Wigan’s Jackson Hastings is among three Super League players to have been sanctioned by the Rugby Football League for breaching Covid-19 protocols.
Huddersfield’s James Gavet and Warrington’s Riley Dean have also been fined and banned from all rugby league-related activity, including training and games, for 14 days.
Hastings, however, will not miss any games as his ban has been backdated to his breach on August 7 and the period of suspension has already elapsed.
The former Salford half-back did play twice for the Warriors during his suspension period of August 8-21 – in Super League games against Wakefield and Leeds – but his transgression had not come to light then, nor had the RFL made clear the punishments for breaches.
The governing body has stepped up monitoring since 12 members of staff, including nine players, at Hull tested positive for coronavirus a fortnight ago.
Gavet is suspended from August 14-27 for a breach on August 13 and Dean from August 17-30 for a breach on August 16.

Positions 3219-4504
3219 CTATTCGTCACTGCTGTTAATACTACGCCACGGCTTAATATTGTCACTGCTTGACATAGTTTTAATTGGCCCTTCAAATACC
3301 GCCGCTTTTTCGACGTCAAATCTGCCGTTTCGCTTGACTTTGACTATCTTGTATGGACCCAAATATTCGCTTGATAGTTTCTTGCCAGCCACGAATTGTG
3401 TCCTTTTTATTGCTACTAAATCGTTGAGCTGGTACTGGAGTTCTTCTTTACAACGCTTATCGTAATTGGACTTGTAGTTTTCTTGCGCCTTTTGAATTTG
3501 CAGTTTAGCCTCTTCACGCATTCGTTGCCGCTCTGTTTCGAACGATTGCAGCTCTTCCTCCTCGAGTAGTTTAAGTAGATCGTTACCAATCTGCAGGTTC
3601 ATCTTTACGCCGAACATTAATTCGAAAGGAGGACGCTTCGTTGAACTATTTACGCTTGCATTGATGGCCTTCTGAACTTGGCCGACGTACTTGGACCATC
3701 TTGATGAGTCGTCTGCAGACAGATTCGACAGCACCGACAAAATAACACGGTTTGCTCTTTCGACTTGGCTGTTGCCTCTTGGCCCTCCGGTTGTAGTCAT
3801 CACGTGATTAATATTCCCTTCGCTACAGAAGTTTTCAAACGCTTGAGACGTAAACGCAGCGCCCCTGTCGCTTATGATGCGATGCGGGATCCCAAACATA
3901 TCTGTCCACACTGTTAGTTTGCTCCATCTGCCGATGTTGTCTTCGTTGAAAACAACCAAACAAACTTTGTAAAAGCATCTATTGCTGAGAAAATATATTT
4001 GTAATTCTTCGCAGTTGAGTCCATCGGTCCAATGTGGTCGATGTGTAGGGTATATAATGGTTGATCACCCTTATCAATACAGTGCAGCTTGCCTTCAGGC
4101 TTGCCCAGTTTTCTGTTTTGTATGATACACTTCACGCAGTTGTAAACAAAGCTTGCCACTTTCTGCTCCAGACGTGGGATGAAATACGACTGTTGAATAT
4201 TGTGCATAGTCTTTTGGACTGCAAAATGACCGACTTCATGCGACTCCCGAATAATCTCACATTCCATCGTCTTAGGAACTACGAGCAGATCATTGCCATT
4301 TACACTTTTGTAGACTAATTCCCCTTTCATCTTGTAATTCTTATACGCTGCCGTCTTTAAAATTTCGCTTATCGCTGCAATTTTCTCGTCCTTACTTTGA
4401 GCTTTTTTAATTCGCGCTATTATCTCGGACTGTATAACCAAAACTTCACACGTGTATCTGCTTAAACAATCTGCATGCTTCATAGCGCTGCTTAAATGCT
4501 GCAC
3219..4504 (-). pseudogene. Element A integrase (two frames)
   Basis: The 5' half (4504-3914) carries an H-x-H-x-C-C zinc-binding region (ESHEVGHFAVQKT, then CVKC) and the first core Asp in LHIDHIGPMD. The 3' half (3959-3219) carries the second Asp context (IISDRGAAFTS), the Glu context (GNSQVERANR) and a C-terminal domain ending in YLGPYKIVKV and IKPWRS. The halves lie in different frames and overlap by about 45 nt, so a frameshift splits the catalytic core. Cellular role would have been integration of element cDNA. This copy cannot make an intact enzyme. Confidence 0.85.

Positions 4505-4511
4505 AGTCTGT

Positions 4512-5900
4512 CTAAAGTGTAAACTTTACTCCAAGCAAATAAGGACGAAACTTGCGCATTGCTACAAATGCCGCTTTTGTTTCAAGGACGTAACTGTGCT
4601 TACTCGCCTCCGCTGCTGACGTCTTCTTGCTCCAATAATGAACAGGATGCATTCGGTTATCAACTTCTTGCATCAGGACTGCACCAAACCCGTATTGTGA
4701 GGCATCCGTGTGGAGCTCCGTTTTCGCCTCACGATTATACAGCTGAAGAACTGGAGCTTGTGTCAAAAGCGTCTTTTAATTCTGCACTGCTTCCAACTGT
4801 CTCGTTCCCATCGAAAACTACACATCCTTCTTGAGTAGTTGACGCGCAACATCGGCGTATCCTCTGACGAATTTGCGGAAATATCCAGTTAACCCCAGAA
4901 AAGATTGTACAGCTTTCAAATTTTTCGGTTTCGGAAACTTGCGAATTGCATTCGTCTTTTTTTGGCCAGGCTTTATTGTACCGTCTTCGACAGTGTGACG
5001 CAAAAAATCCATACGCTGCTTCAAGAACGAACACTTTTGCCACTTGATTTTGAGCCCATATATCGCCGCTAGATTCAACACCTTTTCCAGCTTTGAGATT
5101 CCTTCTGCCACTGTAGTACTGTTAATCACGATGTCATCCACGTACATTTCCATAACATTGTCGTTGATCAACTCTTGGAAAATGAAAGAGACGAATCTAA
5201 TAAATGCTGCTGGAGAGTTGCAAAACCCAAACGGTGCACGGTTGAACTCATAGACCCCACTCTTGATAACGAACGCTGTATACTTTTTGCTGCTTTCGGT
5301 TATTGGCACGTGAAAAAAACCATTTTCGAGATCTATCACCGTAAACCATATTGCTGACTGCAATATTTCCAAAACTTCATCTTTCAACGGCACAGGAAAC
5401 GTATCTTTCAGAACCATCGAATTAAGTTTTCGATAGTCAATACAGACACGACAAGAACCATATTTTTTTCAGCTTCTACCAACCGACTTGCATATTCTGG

A statement from the RFL said the 14-day ban “is consistent with the self-isolation period required following close contact with a person who had tested positive for Covid-19”.
It added: “Bans will begin from the date of the transgression, irrespective of when the sanction is imposed.”
RFL chief regulatory officer Karen Moorhouse said: “Covid protocols were established in the weeks leading up to the resumption of the Betfred Super League season earlier this month, with an emphasis on player education and collective buy-in, and with clubs encouraged to agree and enforce their own codes of conduct.
“In the main the protocols have been observed, and we are grateful to the majority of clubs and players and other individuals involved for their responsible and disciplined approach.
“However we are in a situation where breaches of the protocols by any individuals connected with the game could have serious repercussions for all – either an impact on individual and public health, or in terms of disruption to the rescheduled fixtures list.
“It is therefore important that appropriate sanctions reflecting the reasons for the regulations are imposed. The ability to enforce a 14-day stand-down reflects this.”